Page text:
3 Months After Its $2 Million Seed Round, Arts And Crafts Subscription Startup KiwiCrate Raises $5 Million More

KiwiCrate Yu Pan, Sandra Lin, Yael Pasternak Valek
Yu Pan, Sandra Lin, Yael Pasternak Valek cofounded KiwiCrate

[credit provider=”KiwiCrate” url=”http://www.kiwicrate.com”]

We first wrote about KiwiCrate in July as one of 20 hot Silicon Valley startups to watch. Venture capitalists seem to agree because they just doubled down on their KiwiCrate investments. Three months after its $2 million seed round, the arts and crafts subscription company has raised $5 million more. 

The Series A financing comes entirely from existing investors. Comcast Ventures led the financing, and its managing director Michael Yang is joining the Board of Directors. Participating investors include First Round Capital, Mayfield Fund, Felicis Ventures, Forerunner Ventures, Consigliere Brand Capital, Uj Ventures and 500 Startups.

“As an investor and as a father, I believe the company is solving a real problem for busy parents,” says Yang.  “We believe this opportunity is even bigger than we initially thought, so we jumped at the opportunity to lead the round.”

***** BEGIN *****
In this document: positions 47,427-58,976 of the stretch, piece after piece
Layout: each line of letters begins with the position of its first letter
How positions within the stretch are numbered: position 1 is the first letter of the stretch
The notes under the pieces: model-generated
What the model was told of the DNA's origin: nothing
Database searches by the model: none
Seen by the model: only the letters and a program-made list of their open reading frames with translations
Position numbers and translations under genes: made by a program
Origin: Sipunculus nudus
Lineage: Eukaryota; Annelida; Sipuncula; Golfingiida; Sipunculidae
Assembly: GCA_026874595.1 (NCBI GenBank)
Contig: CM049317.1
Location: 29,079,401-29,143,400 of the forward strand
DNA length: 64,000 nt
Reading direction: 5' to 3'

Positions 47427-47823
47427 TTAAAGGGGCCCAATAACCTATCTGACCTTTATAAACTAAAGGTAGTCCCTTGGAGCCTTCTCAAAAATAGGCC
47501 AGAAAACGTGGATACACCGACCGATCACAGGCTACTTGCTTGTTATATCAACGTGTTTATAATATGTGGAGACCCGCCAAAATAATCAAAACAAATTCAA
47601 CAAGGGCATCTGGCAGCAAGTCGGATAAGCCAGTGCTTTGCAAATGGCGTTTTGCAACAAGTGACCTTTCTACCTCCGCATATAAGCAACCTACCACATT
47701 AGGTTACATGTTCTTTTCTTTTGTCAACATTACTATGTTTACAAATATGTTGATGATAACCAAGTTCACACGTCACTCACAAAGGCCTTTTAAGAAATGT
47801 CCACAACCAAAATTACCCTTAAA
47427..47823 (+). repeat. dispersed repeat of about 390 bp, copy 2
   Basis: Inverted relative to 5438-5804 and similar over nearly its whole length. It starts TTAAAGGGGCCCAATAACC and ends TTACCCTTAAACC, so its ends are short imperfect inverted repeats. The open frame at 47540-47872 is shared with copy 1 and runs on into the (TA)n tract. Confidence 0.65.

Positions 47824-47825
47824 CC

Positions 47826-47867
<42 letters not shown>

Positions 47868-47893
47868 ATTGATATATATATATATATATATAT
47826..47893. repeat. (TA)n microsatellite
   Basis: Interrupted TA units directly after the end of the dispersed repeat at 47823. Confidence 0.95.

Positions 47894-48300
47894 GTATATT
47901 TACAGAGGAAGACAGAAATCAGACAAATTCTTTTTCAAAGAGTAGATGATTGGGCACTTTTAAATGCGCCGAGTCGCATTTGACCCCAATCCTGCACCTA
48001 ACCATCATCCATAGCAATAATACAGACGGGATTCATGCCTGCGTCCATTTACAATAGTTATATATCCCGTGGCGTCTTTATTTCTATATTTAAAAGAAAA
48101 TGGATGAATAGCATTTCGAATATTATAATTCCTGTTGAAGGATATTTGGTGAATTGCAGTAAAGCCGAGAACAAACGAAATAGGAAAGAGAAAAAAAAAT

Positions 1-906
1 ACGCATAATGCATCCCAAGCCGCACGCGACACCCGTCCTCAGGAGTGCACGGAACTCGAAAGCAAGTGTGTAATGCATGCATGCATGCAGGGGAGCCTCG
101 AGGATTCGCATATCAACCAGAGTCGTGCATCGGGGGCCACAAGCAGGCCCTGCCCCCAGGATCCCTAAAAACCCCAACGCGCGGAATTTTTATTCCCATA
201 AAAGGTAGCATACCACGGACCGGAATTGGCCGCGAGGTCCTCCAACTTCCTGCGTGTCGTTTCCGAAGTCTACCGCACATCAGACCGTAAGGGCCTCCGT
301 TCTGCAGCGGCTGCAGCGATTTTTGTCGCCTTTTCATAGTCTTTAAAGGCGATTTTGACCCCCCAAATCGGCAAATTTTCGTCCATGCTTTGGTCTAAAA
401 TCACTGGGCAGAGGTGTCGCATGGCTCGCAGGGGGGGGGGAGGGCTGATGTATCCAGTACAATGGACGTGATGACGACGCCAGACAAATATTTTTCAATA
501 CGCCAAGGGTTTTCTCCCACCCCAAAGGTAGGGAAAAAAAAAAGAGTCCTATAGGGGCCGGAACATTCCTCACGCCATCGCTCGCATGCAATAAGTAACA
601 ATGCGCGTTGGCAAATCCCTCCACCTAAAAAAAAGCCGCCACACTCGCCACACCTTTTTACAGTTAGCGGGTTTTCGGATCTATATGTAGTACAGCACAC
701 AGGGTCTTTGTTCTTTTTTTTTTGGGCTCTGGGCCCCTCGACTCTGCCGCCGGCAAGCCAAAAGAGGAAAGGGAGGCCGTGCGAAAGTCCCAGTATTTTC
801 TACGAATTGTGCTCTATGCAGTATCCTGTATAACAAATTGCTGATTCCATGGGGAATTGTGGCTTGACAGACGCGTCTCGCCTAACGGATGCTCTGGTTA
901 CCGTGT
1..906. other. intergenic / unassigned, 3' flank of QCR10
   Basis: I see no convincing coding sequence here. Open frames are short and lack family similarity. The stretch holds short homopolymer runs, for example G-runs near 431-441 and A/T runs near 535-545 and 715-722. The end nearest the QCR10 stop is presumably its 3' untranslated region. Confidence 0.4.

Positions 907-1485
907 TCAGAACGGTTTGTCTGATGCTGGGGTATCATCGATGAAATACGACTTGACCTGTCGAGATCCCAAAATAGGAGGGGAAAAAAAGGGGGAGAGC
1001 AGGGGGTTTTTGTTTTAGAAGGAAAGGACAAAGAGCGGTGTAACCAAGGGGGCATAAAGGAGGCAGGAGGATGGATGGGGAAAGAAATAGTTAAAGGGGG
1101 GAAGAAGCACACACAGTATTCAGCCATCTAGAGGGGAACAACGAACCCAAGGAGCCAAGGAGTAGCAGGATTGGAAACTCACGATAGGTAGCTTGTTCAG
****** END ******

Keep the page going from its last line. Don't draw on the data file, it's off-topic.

First Round Capital’s Josh Kopelman says KiwiCrate is growing much faster than most other e-commerce companies he’s seen and invested in.

Parents can subscribe to KiwiCrate for $19.95 per month, $59 for three months, $110 for six months, or $220 for the year. Every month, a new fun kid’s project, like “Stompy Dinosaur Feet” or “Dig into Fossils,” is sent with all of the materials and instructions to parents. It says exactly what the child will learn from the project, and how much parental guidance it will require to complete.

Cofounder Sandra Lin launched the company this past summer.  She has two young children came up with the idea for KiwiCrate while planning activities for her kids and their friends.

“I started to do play dates and potluck parties to share my arts and crafts ideas with other parents.  One of them pulled me aside and said, ‘You know, you are really good at this and you have passion for it.’ So I looked into turning it into a business,” says Lin.

KiwiCrate will use the money to fuel its growth and hopefully become the kid’s creative company of the digital age.